The debate over border security, civil liberties, and counterterrorism took center stage at the University of Vermont Monday.
UVM and the Vermont District Court organized a forum on constitutional rights in the homeland security era. Former federal prosecutor for Vermont George Terwilliger took part in the forum. He points to the 1987 incident in Richford, in which 3 Lebanese-Canadians were arrested for smuggling a bomb across the border, as proof that even a small state like Vermont is not immune from dangerous international security situations.
"In addition to that, Vermonters, like all Americans, are touched by whatever undertakings the government has to engage in in order to fight terrorism. And that's where this tension between civil liberties and counterterrorism comes up. I think you see it now in controversy over enhanced border security: towns like Derby Line, where people for generations have crossed freely and things are tightened up a little bit," Terwilliger said.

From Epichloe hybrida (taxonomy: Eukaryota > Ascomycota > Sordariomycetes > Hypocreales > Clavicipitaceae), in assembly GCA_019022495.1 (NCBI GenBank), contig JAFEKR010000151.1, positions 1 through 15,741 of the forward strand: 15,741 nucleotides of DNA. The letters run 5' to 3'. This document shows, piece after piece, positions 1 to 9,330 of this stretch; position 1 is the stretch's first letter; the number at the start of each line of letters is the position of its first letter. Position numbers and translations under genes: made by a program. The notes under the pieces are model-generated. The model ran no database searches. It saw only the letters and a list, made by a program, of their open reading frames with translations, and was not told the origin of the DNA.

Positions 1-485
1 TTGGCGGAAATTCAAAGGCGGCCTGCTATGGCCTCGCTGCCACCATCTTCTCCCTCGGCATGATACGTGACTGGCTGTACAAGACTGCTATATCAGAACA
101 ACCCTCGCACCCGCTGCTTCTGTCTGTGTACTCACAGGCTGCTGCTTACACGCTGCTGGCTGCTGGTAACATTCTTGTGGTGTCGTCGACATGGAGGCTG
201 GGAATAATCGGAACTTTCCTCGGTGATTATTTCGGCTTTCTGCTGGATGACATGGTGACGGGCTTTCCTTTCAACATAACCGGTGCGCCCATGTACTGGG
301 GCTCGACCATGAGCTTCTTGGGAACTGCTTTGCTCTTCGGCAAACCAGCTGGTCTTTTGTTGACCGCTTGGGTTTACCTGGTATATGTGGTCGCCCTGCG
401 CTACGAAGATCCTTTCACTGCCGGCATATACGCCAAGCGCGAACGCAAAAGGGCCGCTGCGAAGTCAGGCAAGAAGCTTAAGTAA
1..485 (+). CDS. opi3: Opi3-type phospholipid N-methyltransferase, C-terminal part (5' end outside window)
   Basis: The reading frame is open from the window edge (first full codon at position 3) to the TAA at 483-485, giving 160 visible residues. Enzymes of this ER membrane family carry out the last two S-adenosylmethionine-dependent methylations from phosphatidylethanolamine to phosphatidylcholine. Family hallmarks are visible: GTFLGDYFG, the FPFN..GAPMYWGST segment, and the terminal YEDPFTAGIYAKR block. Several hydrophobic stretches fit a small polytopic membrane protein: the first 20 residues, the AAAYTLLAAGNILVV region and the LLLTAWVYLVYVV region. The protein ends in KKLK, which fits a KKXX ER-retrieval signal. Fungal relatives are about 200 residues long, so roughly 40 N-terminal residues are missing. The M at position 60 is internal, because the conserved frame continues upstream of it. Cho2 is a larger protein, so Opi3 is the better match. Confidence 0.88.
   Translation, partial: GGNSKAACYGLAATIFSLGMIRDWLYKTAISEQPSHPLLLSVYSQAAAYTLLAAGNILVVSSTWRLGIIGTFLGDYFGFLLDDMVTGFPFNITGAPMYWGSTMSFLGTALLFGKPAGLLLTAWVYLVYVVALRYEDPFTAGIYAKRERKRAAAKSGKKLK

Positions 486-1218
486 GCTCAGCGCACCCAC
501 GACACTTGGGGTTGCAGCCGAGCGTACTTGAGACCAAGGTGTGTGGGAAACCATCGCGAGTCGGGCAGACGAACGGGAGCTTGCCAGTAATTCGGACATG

Some Americans have complained that certain personal freedoms have been limited after 9/11. But Terwilliger says steps like government wiretapping are still relatively rare and that the debate is over how much moves like that can benefit the greater good.